What inspectors do
If you run a business that makes or prepares food, it will be inspected to make sure you are following food law. The inspectors will be enforcement officers from your local authority (or district council in Northern Ireland); they will check if your business produces food that is safe to eat and that meets food standards. To do this they will look at:
- your premises
- the kinds of food you make or prepare
- how you work
- your food management system
When they think it is necessary, inspectors can take 'enforcement action', to protect the public.
When you disagree
If an inspector has given you written advice requiring you to take action to put matters right (but has not served an enforcement notice) and you disagree with, you should first discuss this with them.
If you are unable to resolve the issue with the person you have been dealing with, ask them for the name of their manager (letters from local authorities will usually give this information). You can then ask to speak with, or if you prefer, write to them to see if the issue can be resolved.
All councils also have formal mechanisms for considering complaints or appeals against the actions of their officials. If you disagree with the outcome of this, you could approach your local councillor or contact your local government or public services ombudsman.
If the matter is associated with a legal notice or formal enforcement actions there will be specific appeals arrangements, including time limits, which will accompany the relevant documentation. This will involve an appeal to the magistrates’ court (or a Sheriff in Scotland).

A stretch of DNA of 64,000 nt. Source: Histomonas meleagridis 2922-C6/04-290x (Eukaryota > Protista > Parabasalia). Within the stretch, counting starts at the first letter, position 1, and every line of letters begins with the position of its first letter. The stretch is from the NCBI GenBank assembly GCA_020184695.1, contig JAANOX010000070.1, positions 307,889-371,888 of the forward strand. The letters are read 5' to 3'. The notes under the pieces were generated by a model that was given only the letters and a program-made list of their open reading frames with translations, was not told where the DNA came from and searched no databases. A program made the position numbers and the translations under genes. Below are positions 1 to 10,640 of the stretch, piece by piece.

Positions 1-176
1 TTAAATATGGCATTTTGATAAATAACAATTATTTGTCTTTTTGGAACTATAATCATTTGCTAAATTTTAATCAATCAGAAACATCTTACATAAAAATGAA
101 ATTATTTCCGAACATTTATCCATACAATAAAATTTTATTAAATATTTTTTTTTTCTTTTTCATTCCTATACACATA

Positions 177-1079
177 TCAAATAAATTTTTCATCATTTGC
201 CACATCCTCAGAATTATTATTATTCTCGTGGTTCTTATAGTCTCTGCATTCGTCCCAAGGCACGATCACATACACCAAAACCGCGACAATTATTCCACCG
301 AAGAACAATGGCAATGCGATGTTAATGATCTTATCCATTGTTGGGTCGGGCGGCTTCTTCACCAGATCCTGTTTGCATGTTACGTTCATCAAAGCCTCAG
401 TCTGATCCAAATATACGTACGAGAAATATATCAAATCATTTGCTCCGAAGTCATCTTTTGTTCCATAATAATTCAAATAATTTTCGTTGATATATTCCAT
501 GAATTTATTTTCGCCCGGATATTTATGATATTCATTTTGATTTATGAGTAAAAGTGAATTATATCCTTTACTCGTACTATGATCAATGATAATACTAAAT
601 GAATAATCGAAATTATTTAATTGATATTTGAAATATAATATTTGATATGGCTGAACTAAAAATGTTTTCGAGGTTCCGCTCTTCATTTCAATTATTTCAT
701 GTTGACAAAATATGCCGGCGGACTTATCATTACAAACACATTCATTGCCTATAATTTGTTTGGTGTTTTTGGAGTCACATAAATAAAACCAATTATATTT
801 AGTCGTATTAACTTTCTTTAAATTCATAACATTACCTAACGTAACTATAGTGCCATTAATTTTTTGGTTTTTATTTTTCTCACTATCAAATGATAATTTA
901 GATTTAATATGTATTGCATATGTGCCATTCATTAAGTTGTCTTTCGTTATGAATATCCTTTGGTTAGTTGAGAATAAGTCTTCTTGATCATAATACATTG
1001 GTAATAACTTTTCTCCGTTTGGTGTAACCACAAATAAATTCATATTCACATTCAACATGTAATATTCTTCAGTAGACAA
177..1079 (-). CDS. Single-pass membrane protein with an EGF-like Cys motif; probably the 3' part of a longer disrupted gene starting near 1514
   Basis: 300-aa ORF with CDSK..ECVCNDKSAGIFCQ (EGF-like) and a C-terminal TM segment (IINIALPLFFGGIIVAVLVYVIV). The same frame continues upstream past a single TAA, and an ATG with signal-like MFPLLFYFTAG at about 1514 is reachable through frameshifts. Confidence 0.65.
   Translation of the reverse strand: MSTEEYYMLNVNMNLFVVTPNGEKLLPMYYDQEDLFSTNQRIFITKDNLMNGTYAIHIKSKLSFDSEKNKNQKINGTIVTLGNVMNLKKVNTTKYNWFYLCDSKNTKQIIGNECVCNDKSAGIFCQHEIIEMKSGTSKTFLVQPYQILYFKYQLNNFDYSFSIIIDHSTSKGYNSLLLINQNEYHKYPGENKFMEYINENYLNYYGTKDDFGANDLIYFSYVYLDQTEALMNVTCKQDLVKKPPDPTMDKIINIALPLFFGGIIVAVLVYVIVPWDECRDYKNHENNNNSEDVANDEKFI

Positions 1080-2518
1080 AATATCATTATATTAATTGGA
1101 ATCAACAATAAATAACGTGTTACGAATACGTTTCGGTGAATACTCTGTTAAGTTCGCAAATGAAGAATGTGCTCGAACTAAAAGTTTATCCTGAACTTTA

Food hygiene rating appeal process
If you think the food hygiene rating or inspection result given to your food business is unfair or wrong, the owner or manager of the business should initially approach the local authority food safety officer that inspected the business about why the rating or inspection result was given.
If your still think that the rating or inspection result for your business is unfair or wrong, there is a specific appeal process associated with the Food Hygiene Rating Scheme, or the Food Hygiene Information Scheme in Scotland, which involve an appeal in writing to the local authority’s lead officer for food.
Make an appeal against a port health authority
If you disagree with enforcement action taken by a port health officer relating to imported food and animal feed – for example, a consignment being seized at a seaport or airport – you can get advice on redress options via the link below.
FSA Independent Business Appeals Panel
In England, the FSA has introduced a new Independent Business Appeals Panel. This is in response to the government's small food manufacturers review (part of the Focus on Enforcement Campaign). From January 2014, the FSA’s Independent Business Appeal Panel will consider complaints or appeals against advice given by local authorities in England about food safety and food standards that you think is incorrect or goes beyond what is legally required.
Before submitting details about your issue to the panel, you must have raised a formal complaint or appeal with your local authority and these must have concluded. Also, you should check whether you have grounds for an appeal before contacting the panel. More information about how to do this can be found immediately below.